A sunny place to sit on a porch is enviable now. I keep finding signs of spring, even in this sub-zero weather on the north coast. The cardinal shouting this morning, tight packs of sparrows screaming at the cold, a robin visiting my frozen fish pond are the audible signs of life out there. There are also the ruby ripening pussy willow stems and the tight fists of buds on the forsythia and dogwood that are defying this relentless freeze and forging ahead, slowly, to their spring. A quick trip to Key West is a handy fast-forward to spring. Enjoy it.

    • Vivian

      We have cardinals, too — a dozen of them, in fact. They and the other 50 feathered dinner guests we take care of are going through 35 pounds of bird seed every 5 days. It’s cold out there. I want those birds to make it till Spring, so along with the chow I’ve riding herd on our cats — but it’s so cold that even they don’t want to leave the house.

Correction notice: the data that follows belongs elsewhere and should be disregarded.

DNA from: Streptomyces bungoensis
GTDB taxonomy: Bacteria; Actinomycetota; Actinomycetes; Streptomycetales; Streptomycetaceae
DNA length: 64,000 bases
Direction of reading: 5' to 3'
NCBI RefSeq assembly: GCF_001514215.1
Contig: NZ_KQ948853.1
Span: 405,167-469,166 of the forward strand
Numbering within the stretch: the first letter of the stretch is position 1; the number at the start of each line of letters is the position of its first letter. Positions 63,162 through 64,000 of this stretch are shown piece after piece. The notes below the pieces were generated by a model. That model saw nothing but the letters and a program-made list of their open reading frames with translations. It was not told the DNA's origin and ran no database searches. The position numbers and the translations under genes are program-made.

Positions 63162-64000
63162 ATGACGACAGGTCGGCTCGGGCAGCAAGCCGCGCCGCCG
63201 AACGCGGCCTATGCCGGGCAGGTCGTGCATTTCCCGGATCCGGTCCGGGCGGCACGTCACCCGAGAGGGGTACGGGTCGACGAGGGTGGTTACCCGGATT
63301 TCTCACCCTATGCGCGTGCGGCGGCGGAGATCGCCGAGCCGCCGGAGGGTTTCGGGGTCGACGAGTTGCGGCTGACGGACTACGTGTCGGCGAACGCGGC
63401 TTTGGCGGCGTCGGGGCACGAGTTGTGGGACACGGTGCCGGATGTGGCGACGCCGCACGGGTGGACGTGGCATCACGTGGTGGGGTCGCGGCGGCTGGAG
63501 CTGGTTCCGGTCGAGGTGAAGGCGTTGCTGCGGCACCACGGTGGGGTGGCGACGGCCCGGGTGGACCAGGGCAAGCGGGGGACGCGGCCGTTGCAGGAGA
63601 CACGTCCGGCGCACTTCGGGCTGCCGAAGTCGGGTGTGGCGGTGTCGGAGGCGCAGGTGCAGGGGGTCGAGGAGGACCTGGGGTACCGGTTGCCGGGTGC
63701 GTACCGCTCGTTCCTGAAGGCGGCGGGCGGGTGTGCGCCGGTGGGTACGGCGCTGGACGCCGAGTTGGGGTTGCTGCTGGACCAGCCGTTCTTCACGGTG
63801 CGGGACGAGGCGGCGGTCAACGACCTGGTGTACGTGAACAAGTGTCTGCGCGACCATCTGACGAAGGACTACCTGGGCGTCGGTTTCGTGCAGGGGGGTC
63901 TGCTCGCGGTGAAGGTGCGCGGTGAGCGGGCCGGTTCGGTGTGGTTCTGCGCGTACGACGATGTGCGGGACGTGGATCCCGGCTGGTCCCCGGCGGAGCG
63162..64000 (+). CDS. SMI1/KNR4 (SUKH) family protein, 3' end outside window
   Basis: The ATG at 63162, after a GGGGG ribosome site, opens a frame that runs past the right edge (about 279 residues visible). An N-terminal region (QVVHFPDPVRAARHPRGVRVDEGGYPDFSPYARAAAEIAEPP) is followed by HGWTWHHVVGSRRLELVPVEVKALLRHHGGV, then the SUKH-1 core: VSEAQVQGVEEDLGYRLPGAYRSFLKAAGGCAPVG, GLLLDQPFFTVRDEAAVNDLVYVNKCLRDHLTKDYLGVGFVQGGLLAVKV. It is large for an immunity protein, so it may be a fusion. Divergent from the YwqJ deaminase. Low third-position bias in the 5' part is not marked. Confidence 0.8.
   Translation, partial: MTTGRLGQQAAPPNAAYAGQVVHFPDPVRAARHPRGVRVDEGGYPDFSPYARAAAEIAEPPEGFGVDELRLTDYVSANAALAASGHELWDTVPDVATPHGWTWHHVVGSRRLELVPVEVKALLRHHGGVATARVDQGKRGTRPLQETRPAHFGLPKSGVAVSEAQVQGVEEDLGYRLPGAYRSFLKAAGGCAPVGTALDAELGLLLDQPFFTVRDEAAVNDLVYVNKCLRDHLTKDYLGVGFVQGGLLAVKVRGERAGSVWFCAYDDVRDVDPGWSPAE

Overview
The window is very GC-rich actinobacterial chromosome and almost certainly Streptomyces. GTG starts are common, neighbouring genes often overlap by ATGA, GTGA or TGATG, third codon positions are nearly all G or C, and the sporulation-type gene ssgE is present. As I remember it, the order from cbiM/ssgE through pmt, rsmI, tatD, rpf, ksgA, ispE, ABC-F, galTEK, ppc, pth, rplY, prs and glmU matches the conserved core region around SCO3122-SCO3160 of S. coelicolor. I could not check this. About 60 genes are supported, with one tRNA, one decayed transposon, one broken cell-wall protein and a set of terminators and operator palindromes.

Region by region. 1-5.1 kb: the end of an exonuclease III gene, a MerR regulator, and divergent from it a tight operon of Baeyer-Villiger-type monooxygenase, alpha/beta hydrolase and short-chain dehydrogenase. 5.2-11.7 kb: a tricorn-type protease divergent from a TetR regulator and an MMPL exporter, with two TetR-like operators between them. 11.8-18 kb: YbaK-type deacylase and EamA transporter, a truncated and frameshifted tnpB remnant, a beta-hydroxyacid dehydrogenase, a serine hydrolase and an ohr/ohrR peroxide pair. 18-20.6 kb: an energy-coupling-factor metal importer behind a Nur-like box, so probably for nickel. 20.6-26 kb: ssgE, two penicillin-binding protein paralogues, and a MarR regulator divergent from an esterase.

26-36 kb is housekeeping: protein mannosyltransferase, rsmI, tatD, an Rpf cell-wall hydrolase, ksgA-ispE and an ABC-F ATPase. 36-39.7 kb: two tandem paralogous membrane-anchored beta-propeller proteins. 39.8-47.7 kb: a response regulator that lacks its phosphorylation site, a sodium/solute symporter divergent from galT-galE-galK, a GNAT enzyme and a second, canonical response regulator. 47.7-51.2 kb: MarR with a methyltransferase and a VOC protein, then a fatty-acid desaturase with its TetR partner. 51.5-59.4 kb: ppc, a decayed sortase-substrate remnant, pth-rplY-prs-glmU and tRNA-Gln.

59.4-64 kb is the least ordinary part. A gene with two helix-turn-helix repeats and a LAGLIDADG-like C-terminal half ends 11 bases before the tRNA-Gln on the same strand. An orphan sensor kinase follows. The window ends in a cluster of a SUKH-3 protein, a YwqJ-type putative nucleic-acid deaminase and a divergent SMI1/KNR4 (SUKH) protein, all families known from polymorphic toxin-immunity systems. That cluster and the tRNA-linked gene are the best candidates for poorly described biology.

8. Kimwithak

    Land Of No Combs! Have a fabulous time in the warmth! We have cherry blossoms and spring flowers popping up everywhere here in Vancouver, BC. It is surprisingly mild and I’m grateful for it!

    I’m enjoying your books…I’ve started with When Wanderers Cease to Roam. I haven’t opened Le Road Trip as I want a full trip down memory lane to look forward to.

    I’m so looking forward to your garden book and really enjoy having your blog to read!

  9. Kim

    I’m like Kimwithak (we’re not the same person, I promise). I was given your book by a friend who said “This wanderer sounds a lot like you” and now I find out there’s ANOTHER book and ANOTHER ON THE WAY and a BLOG! I am going to spend the weekend catching up and I can’t believe you are going to show yourself fixing a painting! I’m so happy that my friend brought me to you!

  10. Gigi

    I love that you let your hair have its way and its own version of fun. Like Deborah, I first though, “What a cute sassy do.” That was before I knew squat about hair with sass.